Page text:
What 'Moonlight'’s Win Means To Me As A Black Queer Film Student

'Moonlight' saved my life.
Moonlight wins Academy-award for Best Picture.
Moonlight wins Academy-award for Best Picture.

When I was a child, the moon fascinated me. Its silence, luminance, distance. I often dreamed about how it felt to be weightless, to see the earth from its surface, to be Black and queer in outer space. Admittedly, I never imagined how my skin might look in moonlight until I saw Sunday’s Oscar winner for Best Picture.

Moonlight’s win shattered the proverbial glass ceiling. As shards fell, galaxies both real and imagined harked. From the cosmo’s of Myles Johnson’s Large Fears to la chambre of Baldwin’s Giovanni’s Room to the mouths of Marlon Riggs’s Tongues Untied. Black Queer literary giants stood taller.

The victory resounded beyond literature, bells rung in the ears of every moonlight across the world. And there we were, free Black and brown queer, trans and nonbinary children, witnessing and winning.

And yes, the taste of victory is sweet. The sensation: infectious yet unfamiliar. Too often, Black queer creators taste not the ambrosia of victory, but, instead, the poison of defeat. Positioned far out beyond the seats of desperation in the hallways of hope, Black queer artists wait and ask: When will it be our turn?

Tarell McCraney said after winning Best Adapted Screenplay:

“This goes out to all those Black and Brown boys and girls and non-gender conforming who don’t see themselves, we’re trying to show you, you and us, so thank you, thank you, this is for you.”

Moonlight saved my faith in filmmaking. At a time when I felt like my work was unworthy, Moonlight’s victory says otherwise. The win brought validity to my capstone project, which centers around a Black queer homeless youth: a story inspired by my own experiences with abuse, familial betrayal, and homelessness. Similar to McCraney and Jenkins, I hope my authenticity resonates with those whom I have never met and shines as bright as my ancestors who dance across the sky.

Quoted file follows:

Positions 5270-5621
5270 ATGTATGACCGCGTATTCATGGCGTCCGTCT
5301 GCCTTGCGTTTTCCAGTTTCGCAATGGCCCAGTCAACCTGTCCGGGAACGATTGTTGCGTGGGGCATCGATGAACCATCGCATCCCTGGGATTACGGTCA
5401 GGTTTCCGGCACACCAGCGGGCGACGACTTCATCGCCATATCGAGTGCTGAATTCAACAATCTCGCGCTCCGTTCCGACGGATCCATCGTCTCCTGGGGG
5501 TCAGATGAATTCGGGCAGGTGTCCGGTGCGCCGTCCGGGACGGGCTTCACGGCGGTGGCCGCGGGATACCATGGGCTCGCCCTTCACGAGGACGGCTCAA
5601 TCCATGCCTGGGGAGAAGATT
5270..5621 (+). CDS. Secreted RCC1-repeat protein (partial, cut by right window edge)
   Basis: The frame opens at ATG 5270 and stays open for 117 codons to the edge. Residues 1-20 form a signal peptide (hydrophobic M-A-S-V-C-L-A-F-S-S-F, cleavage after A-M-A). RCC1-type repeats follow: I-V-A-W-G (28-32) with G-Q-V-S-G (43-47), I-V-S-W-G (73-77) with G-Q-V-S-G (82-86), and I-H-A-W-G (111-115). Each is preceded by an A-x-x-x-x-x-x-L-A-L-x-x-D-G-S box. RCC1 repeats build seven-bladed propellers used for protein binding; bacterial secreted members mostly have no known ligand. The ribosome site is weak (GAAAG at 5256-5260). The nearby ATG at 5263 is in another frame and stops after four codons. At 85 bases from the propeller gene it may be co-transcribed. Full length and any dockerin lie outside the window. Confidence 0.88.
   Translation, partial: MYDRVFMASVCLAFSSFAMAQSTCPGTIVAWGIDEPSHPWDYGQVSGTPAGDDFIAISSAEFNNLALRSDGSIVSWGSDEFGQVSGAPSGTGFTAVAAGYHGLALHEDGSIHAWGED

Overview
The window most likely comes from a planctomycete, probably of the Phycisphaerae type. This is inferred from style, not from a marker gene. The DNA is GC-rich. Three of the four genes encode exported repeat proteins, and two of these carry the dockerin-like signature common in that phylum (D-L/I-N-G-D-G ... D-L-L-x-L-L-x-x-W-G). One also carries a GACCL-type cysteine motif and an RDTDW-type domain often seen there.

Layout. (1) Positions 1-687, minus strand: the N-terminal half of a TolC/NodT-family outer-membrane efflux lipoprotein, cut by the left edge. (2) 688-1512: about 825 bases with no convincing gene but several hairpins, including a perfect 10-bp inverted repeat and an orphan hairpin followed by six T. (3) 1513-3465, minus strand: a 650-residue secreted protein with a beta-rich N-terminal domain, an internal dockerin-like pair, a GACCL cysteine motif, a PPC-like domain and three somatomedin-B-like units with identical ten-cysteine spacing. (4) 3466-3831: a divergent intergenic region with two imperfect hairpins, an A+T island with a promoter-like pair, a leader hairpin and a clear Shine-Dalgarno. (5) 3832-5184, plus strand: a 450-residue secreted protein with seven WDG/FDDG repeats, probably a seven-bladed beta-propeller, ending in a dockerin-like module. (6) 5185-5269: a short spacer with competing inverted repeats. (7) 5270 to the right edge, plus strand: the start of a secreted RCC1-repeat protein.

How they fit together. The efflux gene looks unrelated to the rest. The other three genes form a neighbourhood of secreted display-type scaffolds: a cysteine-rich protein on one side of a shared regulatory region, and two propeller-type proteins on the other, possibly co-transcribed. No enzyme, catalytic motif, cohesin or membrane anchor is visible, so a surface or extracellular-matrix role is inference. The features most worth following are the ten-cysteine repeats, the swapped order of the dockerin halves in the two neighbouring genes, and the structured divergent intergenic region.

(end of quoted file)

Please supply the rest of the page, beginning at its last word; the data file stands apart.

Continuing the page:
Those ancestors like Baldwin and Riggs witness us telling their stories and others to larger audiences. But oddly enough, great triumphs always seem impossible until they are done. Like traveling to the moon, a Black queer film winning an Academy award for Best Picture seemed impossible until it wasn’t.

Tarell McCraney said:

“There was a time when I thought this movie was impossible, because I couldn’t bring it to fruition. I couldn’t bring myself to tell another story. Everybody behind me on this stage said, no, that is not acceptable. I want to thank everybody up here behind me.”

But sometimes those behind us do not support us in our totality. For instance, my soon-to-be alma mater Morehouse College has not always been the best at including my queerness and non-binary identity in its community. Though I attend a historically black men’s liberal arts college, there are times I feel like the blackest things about me — my poorness, my queerness, my rejection of the Western gender binary — are rejected.

In those times of rejection, I imagine Solange’s lyrical cranes in the sky as I try desperately to drink, to dance and to work my pain away in an paradoxically oppressive space. In those times of rejection, literature became my escape. In those times of rejection, I chose filmmaking for my liberation.

The Quran says, “To save one life is to save all of humanity.” Film saved my life. Moonlight saved my life.

So yes, we must focus on wins, not the mix up. The chaos doesn’t deserve the attention. Moonlight deserves it all.

For once in a blue moon, Black queerness surpasses white cis heteronormativity at its own game. For all the wrong reasons, many speculated Moonlight to lose. But for all the right reasons, it won. And victory’s taste is irrefutably delicious.

Indeed, Sunday night’s win was for so many as Jenkins named but, in particular, it was for so many other Chirons, for so many Black boys who in moonlight look blue, for so many other moonlights.

At last, congrats to all my moonlights. Then, and henceforth, we shine brighter than a million suns. May the world never again try to eclipse our luminance.